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Animal Protein businesses diversify

When the writing is on the wall write some more yourself. That’s the strategy now being adopted by many global producers of animal-based proteins.

Starting in April, new brand OZO will debut a variety of plant-based meat products at retailers across the United States. The brand is owned by Planterra Foods—a US-based subsidiary of Brazil’s JBS SA, the world’s largest meat company—and will launch with burgers, grounds (in plain and Mexican-seasoned flavours), and Italian-style meatballs, all made with a blend of pea and rice protein that is fermented with the help of shiitake mushrooms.

The product line will be priced between $5.99 to $7.99 and packaged in recyclable containers. “We recognise there are other protein offerings out there, which is why we’re adamant on having strong points of difference in our products,” Planterra Foods CEO Darcey Macken said. “This category needs better tasting food from real ingredients that appeals to the whole family, and we’re confident that OZO products deliver.” To promote the launch, OZO will embark on a nationwide tour starting this spring and through December, with the aim of giving 750,000 customers a taste of the new vegan meat line.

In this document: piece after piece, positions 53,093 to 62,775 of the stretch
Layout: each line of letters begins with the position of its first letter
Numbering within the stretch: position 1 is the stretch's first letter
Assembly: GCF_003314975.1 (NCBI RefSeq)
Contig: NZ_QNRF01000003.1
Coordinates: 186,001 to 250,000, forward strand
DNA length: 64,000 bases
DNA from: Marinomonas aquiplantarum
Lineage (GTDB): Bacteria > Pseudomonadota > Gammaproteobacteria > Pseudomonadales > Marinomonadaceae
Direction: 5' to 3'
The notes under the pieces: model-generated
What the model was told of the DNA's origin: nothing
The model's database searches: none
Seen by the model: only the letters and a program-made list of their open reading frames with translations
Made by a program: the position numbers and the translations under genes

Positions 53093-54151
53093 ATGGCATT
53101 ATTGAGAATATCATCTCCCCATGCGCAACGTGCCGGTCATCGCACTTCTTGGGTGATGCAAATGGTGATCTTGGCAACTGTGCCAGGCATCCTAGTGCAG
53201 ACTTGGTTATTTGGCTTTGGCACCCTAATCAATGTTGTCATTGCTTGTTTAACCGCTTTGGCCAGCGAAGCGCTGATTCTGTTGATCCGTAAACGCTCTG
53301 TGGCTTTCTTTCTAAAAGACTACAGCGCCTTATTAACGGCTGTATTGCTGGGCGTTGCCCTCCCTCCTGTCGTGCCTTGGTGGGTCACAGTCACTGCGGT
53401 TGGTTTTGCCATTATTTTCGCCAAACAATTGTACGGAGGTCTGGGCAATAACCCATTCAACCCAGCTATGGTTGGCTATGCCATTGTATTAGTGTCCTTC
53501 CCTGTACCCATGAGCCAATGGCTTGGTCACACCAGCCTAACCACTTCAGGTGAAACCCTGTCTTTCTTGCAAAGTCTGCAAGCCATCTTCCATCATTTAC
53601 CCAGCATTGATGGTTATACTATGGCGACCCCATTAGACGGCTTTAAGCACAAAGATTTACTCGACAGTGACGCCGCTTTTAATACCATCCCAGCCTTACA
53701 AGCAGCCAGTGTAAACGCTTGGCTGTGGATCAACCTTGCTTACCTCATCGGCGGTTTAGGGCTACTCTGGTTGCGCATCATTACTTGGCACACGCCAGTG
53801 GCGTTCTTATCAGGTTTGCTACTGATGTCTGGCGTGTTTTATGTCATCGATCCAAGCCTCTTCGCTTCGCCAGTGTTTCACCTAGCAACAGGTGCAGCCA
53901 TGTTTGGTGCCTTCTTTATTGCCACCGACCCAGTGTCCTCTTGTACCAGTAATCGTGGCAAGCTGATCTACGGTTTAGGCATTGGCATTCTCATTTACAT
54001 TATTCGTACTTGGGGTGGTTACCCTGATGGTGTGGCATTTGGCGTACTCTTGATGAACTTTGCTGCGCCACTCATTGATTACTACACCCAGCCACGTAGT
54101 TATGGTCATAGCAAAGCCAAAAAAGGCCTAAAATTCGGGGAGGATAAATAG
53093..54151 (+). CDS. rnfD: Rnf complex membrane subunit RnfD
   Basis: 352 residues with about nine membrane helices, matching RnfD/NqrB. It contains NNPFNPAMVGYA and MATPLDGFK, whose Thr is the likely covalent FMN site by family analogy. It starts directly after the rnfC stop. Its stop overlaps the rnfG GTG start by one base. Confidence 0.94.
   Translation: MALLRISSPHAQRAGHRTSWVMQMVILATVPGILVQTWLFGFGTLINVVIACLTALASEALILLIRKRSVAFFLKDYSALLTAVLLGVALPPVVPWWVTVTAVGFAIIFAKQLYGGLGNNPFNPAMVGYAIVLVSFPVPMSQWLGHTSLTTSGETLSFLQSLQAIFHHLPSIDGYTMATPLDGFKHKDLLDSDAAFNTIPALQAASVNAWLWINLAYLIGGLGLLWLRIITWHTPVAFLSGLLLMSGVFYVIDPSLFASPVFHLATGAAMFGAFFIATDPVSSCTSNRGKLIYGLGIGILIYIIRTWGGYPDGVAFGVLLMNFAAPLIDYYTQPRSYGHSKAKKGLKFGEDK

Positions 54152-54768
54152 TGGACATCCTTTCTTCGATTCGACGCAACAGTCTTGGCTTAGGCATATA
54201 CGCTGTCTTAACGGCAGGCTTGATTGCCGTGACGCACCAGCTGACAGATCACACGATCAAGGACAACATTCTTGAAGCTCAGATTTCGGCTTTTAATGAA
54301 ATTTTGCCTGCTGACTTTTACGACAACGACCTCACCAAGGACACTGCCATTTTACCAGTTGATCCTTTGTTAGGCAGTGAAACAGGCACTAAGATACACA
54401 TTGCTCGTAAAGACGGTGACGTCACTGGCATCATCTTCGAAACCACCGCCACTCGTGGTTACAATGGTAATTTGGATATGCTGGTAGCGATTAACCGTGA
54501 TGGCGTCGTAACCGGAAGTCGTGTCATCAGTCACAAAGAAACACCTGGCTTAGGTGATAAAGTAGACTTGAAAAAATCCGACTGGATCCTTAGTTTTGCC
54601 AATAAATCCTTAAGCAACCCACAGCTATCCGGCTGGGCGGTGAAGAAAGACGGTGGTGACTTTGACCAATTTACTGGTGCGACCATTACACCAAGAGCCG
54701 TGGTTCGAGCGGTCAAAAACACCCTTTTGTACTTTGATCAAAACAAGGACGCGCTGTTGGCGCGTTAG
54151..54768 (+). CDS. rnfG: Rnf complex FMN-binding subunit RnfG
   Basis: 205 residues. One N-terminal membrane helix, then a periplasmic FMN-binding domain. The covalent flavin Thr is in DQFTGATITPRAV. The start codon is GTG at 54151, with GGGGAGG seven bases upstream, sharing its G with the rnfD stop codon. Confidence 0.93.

In Brazil, JBS launched the plant-based Incrível (Incredible) Burger under its Seara Alimentos brand last year and opened the Incredible Lab, its plant-based innovation hub, in January.

JBS is not the only meat company in Brazil tapping into the global plant-based movement. Last year, Burger King began testing the Rebel Whopper at 58 outlets across Brazil’s capital, São Paulo, made with a plant-based patty supplied by Marfrig Global Foods SA—the world’s largest producer of animal-based hamburgers.

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